The governing board has a duty to consider parents’ representations about a suspension or permanent exclusion.
The governing body must consider and decide on the reinstatement of a suspended or permanently excluded pupil within 15 school days of receiving notice of a suspension or permanent exclusion from the headteacher if:
- it is a permanent exclusion;
- it is a suspension which would bring the pupil's total number of school days out of school to more than 15 in a term; or
- it would result in the pupil missing a public examination (e.g. GCSE) or national curriculum test (e.g. a key stage 2 test taken at the end of primary school).
For a suspension that brings a pupil’s total suspended days to more than five but under 16 in a term the governing board must consider reinstatement within 50 school days if the parent asks it to do this.
For a suspension which does not bring the pupil's total number of suspended days to more than five in a term, the governing board must consider any representations made by parents. If parents request a meeting there is no deadline for this to be arranged, however, it should happen within a reasonable amount of time.
If the governing board decides not to reinstate the pupil who has been permanently excluded, parents can request an independent review panel to review the governing board’s decision.
Schools should take reasonable steps to set work for pupils during the first five days of a suspension.
For the first five school days of any suspension or permanent exclusion, parents must ensure that their child of compulsory school age is not in a public place during school hours without very good reason. Parents must also ensure that their child attends any new full-time education provided from the sixth day of exclusion (unless they have arranged suitable alternative education themselves).
From the sixth day of a suspension or permanent exclusion, suitable full-time education must be arranged for pupils of compulsory school age (primary and secondary school age), except for Year 11 pupils (final year of secondary school) whose final exams have passed. In the case of a suspension of more than five school days, it is the duty of the school to arrange this education, unless the school is a Pupil Referral Unit (PRU) in which case the local authority should make arrangement.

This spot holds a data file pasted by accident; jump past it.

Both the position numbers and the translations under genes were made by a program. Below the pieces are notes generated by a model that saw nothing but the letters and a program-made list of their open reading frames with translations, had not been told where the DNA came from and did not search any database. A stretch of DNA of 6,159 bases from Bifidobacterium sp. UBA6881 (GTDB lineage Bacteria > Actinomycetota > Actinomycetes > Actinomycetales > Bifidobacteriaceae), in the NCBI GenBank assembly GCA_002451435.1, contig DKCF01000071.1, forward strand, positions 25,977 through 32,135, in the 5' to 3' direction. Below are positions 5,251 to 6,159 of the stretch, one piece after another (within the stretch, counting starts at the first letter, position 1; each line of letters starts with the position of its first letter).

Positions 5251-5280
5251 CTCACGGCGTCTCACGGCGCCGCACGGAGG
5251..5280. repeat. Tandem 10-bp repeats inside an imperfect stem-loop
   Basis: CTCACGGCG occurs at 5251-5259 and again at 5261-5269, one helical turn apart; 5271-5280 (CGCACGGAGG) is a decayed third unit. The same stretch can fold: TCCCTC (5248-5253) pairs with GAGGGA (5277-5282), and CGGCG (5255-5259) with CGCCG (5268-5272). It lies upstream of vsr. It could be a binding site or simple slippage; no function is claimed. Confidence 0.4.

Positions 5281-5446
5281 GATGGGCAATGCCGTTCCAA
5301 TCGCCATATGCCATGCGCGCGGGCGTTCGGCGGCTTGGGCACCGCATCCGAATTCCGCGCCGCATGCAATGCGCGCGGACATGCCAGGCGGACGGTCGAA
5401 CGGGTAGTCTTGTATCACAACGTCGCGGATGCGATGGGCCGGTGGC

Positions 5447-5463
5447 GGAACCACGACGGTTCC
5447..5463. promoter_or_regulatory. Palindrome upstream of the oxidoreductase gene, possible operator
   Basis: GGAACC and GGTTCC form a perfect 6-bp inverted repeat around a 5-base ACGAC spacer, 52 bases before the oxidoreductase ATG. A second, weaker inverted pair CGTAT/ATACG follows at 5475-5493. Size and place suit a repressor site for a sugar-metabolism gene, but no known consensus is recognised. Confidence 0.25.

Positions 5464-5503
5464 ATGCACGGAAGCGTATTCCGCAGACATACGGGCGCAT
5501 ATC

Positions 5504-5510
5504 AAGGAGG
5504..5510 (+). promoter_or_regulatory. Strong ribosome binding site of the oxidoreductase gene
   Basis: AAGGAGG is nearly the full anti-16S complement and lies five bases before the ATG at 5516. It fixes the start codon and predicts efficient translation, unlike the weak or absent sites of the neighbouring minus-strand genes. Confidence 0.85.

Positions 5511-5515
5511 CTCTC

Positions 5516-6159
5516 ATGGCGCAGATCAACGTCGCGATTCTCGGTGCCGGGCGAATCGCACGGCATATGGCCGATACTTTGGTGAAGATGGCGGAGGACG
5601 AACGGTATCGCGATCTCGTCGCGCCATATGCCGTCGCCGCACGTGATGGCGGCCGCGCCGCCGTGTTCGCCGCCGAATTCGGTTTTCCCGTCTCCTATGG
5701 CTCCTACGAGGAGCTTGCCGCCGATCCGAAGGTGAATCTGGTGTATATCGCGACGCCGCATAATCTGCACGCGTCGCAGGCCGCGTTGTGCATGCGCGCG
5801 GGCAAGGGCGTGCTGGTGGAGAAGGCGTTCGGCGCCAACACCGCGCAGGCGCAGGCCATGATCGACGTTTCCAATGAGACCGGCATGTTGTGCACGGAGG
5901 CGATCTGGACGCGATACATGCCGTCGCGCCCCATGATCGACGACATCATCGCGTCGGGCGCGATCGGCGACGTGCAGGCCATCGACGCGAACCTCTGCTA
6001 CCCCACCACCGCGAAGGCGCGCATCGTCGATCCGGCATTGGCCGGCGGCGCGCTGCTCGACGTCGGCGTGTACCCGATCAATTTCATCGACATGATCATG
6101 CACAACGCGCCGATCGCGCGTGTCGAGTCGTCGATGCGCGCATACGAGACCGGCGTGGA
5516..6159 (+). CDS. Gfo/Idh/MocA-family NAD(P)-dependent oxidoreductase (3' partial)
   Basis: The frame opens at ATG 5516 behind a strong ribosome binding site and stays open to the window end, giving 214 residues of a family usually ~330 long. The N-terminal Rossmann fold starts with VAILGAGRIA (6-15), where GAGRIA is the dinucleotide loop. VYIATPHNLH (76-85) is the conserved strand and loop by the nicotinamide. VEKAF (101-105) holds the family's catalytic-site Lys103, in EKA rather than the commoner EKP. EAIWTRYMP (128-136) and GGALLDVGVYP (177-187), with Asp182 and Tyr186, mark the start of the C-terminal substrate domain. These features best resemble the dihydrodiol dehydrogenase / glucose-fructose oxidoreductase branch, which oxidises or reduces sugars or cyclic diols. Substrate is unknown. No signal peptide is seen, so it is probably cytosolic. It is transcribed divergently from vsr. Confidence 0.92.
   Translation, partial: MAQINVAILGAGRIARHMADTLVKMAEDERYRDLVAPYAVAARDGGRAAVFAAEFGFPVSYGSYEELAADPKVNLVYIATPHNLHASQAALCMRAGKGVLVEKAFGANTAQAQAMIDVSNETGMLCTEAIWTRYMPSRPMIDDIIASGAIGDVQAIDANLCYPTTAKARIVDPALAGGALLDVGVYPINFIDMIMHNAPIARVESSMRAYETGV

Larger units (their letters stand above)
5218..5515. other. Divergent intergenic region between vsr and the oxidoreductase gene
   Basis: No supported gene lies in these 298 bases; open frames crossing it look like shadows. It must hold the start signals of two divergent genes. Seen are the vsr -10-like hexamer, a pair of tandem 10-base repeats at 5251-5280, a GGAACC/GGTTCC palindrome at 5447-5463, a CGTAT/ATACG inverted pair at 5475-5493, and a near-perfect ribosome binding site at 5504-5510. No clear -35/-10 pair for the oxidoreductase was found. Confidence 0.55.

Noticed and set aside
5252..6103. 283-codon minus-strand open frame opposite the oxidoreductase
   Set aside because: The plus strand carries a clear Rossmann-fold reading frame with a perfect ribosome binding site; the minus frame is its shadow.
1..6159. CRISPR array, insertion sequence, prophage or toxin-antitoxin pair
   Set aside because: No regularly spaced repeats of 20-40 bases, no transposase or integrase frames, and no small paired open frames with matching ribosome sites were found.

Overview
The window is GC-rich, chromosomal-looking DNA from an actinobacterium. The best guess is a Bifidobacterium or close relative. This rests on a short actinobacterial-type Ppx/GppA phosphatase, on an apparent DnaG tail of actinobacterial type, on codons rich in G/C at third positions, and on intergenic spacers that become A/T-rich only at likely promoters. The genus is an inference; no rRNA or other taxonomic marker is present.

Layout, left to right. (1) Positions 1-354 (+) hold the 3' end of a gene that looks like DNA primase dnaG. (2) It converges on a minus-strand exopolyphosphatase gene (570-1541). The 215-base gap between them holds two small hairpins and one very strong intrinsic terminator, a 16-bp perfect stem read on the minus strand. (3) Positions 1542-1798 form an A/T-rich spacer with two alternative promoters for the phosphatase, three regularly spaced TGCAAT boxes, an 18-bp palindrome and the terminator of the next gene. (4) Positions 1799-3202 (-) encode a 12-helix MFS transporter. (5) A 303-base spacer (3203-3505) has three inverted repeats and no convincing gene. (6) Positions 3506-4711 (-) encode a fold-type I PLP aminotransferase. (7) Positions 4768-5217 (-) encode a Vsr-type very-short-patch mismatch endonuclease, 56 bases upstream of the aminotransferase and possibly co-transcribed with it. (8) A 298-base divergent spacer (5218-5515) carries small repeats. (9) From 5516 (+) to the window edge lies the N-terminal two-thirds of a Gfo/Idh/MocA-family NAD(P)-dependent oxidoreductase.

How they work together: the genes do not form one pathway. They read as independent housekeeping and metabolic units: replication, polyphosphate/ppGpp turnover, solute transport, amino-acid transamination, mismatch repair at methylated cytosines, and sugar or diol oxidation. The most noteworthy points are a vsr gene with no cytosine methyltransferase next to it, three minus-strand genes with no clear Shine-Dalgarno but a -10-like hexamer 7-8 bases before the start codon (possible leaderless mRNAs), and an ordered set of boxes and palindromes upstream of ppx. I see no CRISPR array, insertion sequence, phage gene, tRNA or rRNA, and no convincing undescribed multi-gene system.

In the case of a permanent exclusion, arranging suitable full-time education is the duty of the local authority for the area where the pupil lives.
In Wolverhampton all pupils who are permanently excluded from school are allocated a Senior Inclusion Officer who will act as the case officer. The Senior Inclusion Officer will schedule an initial telephone call and subsequent meetings with the parent/carer to discuss next steps. It is the responsibility of the LA to refer to alternative provision by day 6 of the exclusion. This may be short-term provision whilst a suitable new school or long term provision is arranged. The school will arrange the governors hearing within 15 days of the exclusion, and the allocated case officer will advise the parents/carers where support can be accessed for representation at the meeting.
When applications for school places are received, information to determine if a child has been out of education for a period of time and any exclusions or behavioural concerns are reviewed to determine whether the application needs to be considered by the Local Authority Fair Access Panel. Part of the panel’s role is to review the information received in order to determine the most appropriate education provision for the young person. An alternative mainstream setting may not be allocated if the Fair Access Panel deems the allocation would be at risk of a second exclusion.
The Senior Inclusion Officer remains involved with the case until the pupil has been admitted to a long term provision.
IPSEA advice and information on exclusion from school
The procedures for excluding pupils from school are found in legislative guidance